Don’t panic! You can meet the higher content demands by sharing both original content and curated content.
The keyword is “quality”. Whether it’s original or curated, every post must be chosen carefully and strategically. NEVER post curated content without reading it first.
The goal is to showcase the authority and expertise of your organization and build meaningful connections. At the end of the day, that’s the only way to succeed at social media. That’s the end game.
Engagement Is An Umbrella Term
“Engagement” encompasses all sorts of measurable actions, including likes, shares, comments, etc. It’s important to understand the types of engagement you want the most, and why.
Engagement can be sorted into 4 general categories: acknowledgement, association, amplification, and action.
All forms of engagement are good -and show that you’re doing something right. But not all forms of engagement are created equal.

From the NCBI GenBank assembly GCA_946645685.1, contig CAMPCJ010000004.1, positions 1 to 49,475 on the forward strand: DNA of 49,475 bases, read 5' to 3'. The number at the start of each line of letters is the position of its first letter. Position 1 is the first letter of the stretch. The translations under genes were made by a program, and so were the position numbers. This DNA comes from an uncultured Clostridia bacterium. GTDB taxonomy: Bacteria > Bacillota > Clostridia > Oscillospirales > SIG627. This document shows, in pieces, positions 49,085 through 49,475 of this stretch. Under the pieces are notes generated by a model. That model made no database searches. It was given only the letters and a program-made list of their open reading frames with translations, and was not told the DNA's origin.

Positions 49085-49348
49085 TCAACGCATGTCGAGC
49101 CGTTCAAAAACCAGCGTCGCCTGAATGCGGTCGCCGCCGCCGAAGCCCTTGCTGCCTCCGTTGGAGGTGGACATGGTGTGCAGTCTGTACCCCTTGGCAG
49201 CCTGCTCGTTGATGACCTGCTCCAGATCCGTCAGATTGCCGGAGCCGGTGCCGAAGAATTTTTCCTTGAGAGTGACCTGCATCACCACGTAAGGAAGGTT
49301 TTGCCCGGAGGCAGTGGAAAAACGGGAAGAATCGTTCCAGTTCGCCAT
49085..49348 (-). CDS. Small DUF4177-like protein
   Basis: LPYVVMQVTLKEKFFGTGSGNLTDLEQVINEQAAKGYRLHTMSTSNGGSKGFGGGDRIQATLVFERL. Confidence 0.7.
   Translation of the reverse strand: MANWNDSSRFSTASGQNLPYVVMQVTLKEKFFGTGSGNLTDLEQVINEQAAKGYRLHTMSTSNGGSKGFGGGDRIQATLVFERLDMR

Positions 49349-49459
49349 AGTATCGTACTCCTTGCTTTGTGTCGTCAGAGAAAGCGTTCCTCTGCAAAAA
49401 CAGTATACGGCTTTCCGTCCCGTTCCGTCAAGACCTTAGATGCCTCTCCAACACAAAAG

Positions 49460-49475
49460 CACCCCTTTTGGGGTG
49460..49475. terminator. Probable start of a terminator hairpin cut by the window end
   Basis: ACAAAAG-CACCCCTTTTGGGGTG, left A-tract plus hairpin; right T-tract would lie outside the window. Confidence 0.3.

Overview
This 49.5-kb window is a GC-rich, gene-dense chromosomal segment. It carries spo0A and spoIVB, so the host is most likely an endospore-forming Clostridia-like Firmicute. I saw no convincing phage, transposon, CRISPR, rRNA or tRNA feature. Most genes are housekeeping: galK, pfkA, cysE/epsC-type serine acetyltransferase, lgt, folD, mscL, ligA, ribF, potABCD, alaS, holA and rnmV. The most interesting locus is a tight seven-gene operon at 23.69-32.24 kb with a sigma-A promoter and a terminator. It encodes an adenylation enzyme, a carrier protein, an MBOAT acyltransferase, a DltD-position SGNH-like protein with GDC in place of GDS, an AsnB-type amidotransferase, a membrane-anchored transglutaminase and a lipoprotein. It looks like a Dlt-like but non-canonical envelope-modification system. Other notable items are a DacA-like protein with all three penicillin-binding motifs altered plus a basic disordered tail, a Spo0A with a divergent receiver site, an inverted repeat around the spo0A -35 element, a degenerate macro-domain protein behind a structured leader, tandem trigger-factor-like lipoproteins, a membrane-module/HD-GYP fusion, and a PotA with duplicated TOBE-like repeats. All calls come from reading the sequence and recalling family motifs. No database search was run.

Focus most on the type of engagement that best aligns with your nonprofit marketing objectives. If your objectives change over time (which can happen), adjust your social media strategy. These adjustments may shift your focus to a different type of engagement. That’s fine.
The important questions to ask yourself are:
- What type of engagement do we want?
- What kind of content will drive that type of engagement?
- How will I measure success (ROI)?
Acknowledgement engagement is when someone “likes” your content. Like most things that require little effort, just being “liked” has minimal value.
This type of engagement does little to promote a public connection to the content or to your nonprofit. That said, the value of a “like” should not be diminished. After all, you can’t succeed at social media if no one likes your posts!